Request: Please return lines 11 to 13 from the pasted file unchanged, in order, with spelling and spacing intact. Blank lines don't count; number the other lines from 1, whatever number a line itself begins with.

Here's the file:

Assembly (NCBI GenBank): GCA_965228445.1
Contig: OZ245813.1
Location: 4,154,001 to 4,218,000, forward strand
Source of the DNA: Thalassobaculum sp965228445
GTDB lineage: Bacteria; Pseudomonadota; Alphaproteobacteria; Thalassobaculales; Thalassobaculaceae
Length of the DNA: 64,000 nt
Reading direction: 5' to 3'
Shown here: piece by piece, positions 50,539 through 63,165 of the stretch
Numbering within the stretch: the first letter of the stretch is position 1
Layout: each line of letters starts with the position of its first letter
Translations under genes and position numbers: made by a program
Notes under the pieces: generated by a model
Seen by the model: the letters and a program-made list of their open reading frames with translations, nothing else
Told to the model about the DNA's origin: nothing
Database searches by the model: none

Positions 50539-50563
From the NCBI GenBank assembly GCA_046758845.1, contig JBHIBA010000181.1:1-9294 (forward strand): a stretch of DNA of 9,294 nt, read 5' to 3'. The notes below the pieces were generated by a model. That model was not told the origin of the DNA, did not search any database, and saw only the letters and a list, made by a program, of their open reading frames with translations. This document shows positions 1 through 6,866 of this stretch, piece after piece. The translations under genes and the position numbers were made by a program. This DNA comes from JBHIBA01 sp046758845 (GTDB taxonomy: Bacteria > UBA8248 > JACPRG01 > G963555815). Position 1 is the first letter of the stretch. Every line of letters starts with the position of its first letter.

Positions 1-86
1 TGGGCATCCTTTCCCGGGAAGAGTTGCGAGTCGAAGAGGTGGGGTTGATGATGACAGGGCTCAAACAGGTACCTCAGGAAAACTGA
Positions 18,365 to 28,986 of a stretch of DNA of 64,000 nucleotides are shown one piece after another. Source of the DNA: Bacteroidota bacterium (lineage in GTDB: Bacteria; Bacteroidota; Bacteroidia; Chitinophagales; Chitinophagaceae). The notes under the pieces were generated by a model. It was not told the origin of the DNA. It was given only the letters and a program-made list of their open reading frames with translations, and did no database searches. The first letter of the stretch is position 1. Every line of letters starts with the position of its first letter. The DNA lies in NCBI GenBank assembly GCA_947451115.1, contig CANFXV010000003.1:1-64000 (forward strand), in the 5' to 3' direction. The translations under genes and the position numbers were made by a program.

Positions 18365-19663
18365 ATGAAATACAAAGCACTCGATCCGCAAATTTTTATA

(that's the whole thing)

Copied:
Translations under genes and position numbers: made by a program
Notes under the pieces: generated by a model
Seen by the model: the letters and a program-made list of their open reading frames with translations, nothing else